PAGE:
Determined to “fix it once and for all”, Tan finally went under the knife in 2010, emerging with four screws inside his right shoulder as permanent keepsakes of foolish days gone by.
While attending physiotherapy, the Catholic High School old boy researched for ways to better rehabilitate, and it was then that his past experiences and martial arts involvement combined to the effect of a personal fitness epiphany.
“Training the body as a machine,” the 1.75-metre tall, 68-kg Tan stressed. “Not with machines.”
“It doesn’t matter how much you can bench press. It doesn’t matter how much you can curl. What real life value does that have?” he said.
Instead of focusing on individual body parts, he had come to appreciate the concept of the body as one single functioning unit, Tan added.
Keep it simple
Armed with said philosophy (and the need for a fulltime job), he studied and attained a Certified Strength and Conditioning Specialist (CSCS) accreditation from the US-based National Strength and Conditioning Association (NSCA).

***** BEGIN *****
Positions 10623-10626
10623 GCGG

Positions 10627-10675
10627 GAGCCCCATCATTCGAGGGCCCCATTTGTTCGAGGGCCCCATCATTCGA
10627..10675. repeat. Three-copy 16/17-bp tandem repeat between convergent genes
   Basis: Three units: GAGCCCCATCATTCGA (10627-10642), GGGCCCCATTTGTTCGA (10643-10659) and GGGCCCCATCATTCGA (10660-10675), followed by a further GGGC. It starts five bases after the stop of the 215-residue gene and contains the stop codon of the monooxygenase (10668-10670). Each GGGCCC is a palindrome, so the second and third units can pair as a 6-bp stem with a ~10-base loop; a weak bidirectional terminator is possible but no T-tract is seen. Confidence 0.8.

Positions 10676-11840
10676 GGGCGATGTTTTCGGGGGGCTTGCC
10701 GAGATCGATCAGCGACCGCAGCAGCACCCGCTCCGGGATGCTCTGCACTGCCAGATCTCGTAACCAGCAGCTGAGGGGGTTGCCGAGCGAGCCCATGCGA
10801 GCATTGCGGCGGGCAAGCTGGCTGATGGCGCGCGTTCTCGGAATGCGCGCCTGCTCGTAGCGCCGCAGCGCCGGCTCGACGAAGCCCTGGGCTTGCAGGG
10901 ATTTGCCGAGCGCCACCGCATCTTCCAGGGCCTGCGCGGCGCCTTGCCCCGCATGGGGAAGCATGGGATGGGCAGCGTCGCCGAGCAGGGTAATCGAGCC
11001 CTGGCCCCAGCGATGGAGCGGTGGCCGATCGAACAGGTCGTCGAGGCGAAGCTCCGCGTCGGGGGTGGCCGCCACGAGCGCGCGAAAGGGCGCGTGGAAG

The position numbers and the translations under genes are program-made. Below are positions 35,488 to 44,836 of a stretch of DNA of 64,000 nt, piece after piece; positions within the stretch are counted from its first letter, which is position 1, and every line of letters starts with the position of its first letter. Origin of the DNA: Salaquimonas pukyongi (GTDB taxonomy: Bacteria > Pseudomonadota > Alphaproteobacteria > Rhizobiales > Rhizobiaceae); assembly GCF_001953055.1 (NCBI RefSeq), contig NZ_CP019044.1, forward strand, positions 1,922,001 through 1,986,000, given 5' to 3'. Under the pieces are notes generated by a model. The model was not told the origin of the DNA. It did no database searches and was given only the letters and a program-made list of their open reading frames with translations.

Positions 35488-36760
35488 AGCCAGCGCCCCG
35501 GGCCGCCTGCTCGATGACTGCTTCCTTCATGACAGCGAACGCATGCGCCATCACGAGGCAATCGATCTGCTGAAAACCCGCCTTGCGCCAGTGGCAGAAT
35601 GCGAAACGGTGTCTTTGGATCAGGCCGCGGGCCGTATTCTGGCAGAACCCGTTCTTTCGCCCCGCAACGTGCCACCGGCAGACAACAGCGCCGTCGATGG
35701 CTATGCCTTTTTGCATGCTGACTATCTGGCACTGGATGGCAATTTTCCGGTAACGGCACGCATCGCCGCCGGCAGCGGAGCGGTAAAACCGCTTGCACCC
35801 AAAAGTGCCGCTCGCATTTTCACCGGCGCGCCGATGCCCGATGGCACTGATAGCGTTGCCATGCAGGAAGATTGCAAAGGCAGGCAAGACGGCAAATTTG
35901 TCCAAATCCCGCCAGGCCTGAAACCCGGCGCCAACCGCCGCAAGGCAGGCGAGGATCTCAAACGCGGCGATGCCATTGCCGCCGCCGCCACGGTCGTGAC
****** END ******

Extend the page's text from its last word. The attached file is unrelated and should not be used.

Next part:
Tan’s subsequent search for a mentor led him to John Wild Buckley of the Orange Kettlebell Club in San Francisco. Over three months, Buckley showed Tan how to run a gym – and also introduced him to competitive kettlebell lifting, which involves hoisting a cast-iron weight continuously for sets of 10 minutes or more.
For some, the sheer repetition of kettlebell lifting is boring to watch, but that’s exactly what stoked Tan’s growing passion.
“Hooked on” its mind-numbing “efficiency”, he became proficient at the sport. Tan represented Singapore at the European Championships in Russia last year, and a month later clinched top honours in his category at a Hong Kong tournament.
But above and beyond the accolades were valuable lessons he had gleaned from merely participating in the sport.
“It’s not so much about how fancy your equipment is,” said Tan. “It’s about simple, essential movements.”
"Do you need to hold a dumbbell in one hand, a medicine ball in the other and strap yourself to cable pulleys, just to get strong? No,” he pointed out.
Vested with fresh perspective to refine and sharpen his philosophy with, Tan returned to Singapore in 2011 – and on the flight itself, decided it was time to put his knowledge and skills to practical use.